London Marathon to cut prize fund by nearly half for next month’s race

For first time there’ll be a separate prize pool for the best performing British athletes

Mo Farah will run this year’s London Marathon as a pacemaker, as he tries to help British athletes hoping to run the 2hr 11min 30sec Olympic qualifying time. File photograph: Getty Images

Mo Farah will run this year’s London Marathon as a pacemaker, as he tries to help British athletes hoping to run the 2hr 11min 30sec Olympic qualifying time. File photograph: Getty Images

 

The London Marathon is to cut its prize fund for next month’s race by nearly half because of the financial hit from the Covid-19 pandemic.

Last year organisers awarded $313,000 in prize money to elite athletes, with another $850,000 up for grabs in time bonuses, but the new financial reality means Eliud Kipchoge and Brigid Kosgei will earn considerably less than the $55,000 first prize for winning the 2019 event. However, for the first time there will be a separate prize pool for the best performing British athletes.

Organisers have also insisted that Mo Farah will not become the sport’s “richest pacemaker” when he tries to help British athletes hoping to run the 2hr 11min 30sec Olympic qualifying time in a special 19.6-lap circuit around St James’ Park on October 4th.

Explaining the decision to reduce the prize fund, London Marathon’s head of elite athletes, Spencer Barden, said: “It wasn’t an easy decision, but what we’ve done this year is reduce the price structure for the international runners by almost 50 per cent from previous years. However, we’ve also created a British-only place price structure this year – so the top three British athletes will have a prizes solely for them.”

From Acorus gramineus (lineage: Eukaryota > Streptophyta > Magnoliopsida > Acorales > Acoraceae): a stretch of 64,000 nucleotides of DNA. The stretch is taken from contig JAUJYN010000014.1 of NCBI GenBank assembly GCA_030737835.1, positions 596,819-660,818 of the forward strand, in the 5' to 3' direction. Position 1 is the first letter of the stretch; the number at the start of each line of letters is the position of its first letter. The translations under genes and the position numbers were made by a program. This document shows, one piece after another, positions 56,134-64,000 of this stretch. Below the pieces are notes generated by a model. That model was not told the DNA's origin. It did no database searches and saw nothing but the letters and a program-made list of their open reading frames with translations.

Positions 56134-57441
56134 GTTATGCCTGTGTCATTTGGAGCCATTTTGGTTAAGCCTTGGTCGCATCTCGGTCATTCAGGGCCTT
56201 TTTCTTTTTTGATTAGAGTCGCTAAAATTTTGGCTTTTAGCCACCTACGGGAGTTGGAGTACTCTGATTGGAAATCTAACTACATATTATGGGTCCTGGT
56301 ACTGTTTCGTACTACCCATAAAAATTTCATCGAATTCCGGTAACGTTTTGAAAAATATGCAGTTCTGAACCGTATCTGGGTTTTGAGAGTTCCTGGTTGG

Meanwhile the race director, Hugh Brasher, promised that this year’s race would still be as special as it ever was – even though the pandemic necessitates the elite athletes running in a biosecure bubble in London while the other 45,000 entrants from more than 60 countries run the 26.2-mile distance from anywhere in the world on the course of their choice.

“This year will be one of the best ever,” said Brasher. “We know this course is fast and the athletes are excited about showing us what they can do. But what we are also doing with this event, and it goes back to the founding pillars that John Disley and my father, Chris, put in place, is to also highlight this amazing sense of community and togetherness.

“This event really is about society coming together in circumstances that we believe are entirely fitting for where society is in its fight against Covid-19: £10bn is still needed by charities. And what we are doing is unique, inspiring, and I really do believe it will live long in everyone’s memory as a fitting way to celebrate the 40th race.”

While organisers would not comment on individual athlete contracts, Brasher said that suggestions that they would be paying a hefty sum to Farah to help him pace the Britons in the race – Jonny Mellor, Chris Thompson, Ross Millington and Ben Connor – were wide of the mark.

“When we approached Mo he said straight away ‘I’d love to do it’,” Brasher said. “It’s genuinely a great story. People will always come up with their own theories – they have throughout the whole process after the race was initially postponed in March – but the fact is that Mo will not be the world’s richest pacemaker, certainly not from this event.” - Guardian

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